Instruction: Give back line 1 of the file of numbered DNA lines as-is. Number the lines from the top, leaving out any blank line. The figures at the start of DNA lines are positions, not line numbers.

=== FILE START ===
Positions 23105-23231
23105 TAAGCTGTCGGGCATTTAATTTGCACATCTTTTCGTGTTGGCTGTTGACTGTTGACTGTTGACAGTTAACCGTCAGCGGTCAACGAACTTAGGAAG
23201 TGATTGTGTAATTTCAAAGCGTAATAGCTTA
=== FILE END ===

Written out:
Positions 23105-23231